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Accessibility and the Internet

The internet has changed a lot of things in our daily lives. Perhaps one of its key achievements has been the improvements in accessibility. There have been numerous physical and digital technological changes which have helped those with physical accessibility issues. Here, we’ll look at just some of the ways the internet has helped with accessibility.

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Eyegaze technology

Those who struggle with limited mobility once found accessing the internet and working on a computer pretty much impossible. However, thanks to technologies such as Eyegaze, users can now control the mouse on a computer screen with their eyes, rather than their hands.

This has meant that those suffering from conditions such as cerebral palsy, now have access to the same level of information as everyone else. It also makes it possible to work through a computer-based profession. Technology such as this is revolutionising the sector, providing fantastic opportunities for those who are mobility impaired.

Physical mobility aids

Of course, it isn’t just digital changes which have helped to improve accessibility. There’s been a large number of physical changes which have helped those with disabilities live and work more independently.

One of the key physical changes has been the introduction of wheelchair accessible vehicles. Modified for each individual user, these vehicles allow wheelchair users to either travel safely and easily as a passenger, or as a driver. They often include a larger interior and a built-in ramp for easy access. Other physical changes include grab rails, foldaway ramps and smart glasses for those with visual impairments.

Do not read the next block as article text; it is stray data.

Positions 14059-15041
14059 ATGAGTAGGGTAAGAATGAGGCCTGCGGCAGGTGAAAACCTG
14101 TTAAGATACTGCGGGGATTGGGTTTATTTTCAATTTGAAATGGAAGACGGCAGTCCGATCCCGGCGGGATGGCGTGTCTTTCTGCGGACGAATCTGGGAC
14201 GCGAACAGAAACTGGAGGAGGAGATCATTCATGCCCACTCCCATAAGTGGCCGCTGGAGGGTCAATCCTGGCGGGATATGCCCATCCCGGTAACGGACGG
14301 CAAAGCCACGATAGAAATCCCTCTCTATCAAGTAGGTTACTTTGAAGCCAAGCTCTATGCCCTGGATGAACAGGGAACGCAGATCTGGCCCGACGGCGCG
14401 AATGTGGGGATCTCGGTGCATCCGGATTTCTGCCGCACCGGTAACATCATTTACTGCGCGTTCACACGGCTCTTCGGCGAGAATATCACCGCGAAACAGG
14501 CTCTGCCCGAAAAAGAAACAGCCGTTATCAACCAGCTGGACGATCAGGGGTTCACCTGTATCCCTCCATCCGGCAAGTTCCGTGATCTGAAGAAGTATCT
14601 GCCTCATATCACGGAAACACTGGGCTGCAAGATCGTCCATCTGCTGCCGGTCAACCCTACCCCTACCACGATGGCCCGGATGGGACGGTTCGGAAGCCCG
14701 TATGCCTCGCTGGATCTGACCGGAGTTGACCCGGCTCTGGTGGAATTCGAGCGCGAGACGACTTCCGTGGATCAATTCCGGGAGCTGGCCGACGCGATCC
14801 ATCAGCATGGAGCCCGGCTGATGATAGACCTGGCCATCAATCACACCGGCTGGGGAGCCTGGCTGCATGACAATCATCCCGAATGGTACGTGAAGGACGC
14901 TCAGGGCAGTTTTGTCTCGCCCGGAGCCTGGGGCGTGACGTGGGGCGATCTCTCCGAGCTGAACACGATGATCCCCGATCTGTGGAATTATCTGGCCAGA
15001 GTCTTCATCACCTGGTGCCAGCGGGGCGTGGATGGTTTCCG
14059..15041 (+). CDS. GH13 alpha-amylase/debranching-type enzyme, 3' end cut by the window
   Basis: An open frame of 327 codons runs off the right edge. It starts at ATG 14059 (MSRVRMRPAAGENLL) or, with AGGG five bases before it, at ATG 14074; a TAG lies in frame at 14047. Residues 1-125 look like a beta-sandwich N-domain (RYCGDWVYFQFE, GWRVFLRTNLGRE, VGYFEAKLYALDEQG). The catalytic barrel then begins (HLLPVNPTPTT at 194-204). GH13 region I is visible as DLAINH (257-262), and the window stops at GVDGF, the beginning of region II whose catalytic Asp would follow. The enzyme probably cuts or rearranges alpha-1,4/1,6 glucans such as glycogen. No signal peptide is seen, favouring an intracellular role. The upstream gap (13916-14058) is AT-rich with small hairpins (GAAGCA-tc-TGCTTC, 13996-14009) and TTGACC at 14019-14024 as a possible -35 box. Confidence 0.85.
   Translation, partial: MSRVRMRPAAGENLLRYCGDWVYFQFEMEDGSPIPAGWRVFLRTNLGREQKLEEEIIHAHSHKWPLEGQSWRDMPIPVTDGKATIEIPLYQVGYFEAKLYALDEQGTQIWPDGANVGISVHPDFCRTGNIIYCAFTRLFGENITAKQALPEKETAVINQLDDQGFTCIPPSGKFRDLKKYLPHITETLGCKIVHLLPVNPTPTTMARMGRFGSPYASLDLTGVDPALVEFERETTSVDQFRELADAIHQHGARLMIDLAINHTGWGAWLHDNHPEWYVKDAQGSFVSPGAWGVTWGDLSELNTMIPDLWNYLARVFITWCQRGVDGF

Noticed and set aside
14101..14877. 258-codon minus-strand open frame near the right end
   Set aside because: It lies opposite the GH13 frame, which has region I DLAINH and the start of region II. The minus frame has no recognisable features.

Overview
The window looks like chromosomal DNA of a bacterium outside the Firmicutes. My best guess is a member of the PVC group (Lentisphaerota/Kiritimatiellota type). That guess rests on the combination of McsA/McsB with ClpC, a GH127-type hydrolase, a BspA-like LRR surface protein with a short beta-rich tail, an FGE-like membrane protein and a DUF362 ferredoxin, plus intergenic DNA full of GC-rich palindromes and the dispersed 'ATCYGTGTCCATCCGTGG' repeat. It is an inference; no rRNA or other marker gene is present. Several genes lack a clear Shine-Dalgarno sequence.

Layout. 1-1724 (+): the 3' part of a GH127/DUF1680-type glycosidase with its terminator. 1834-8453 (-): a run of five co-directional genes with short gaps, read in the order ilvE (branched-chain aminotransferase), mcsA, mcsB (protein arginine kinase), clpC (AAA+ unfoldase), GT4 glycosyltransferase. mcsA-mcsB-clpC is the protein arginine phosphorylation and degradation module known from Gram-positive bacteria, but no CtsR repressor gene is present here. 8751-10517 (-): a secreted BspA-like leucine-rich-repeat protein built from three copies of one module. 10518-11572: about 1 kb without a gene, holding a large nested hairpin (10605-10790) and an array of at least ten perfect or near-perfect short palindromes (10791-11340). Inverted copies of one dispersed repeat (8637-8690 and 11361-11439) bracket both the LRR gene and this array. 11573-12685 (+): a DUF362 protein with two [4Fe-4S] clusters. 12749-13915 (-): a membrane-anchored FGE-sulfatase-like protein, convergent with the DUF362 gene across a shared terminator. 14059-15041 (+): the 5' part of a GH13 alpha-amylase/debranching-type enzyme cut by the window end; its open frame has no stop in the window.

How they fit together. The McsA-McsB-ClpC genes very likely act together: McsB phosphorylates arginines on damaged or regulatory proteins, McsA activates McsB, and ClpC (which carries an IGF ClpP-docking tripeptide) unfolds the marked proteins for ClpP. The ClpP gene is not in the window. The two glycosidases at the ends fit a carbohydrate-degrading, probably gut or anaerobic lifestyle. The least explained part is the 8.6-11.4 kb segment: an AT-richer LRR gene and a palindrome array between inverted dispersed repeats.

Prosthetic functionality

One of the impressive ways that technology has helped to improve mobility, is through Bio-electronics and 3D printing. These technologies can be used to help replace missing limbs, giving those with disabilities a lot more functionality.

A great example is an armband created by Ontario company, Thalmic Labs, known as Myo. This allows the user to control a computer by analysing the electricity produced by the skeletal muscles and sending it to a device via Bluetooth.

As you can see, there’s been many physical and digital changes which have helped to boost mobility for those with disabilities. The above is just a few examples and work is continually being carried out to develop new technological mobility solutions. The only barrier to some of these technologies is the cost so more does need to be done to make assisted mobility more affordable to the mainstream.

About Arielle Scott

I work for WideInfo and I love writing on my blog every day with huge new information to help my readers. Fashion is my hobby and eating food is my life. Social Media is my blood to connect my family and friends.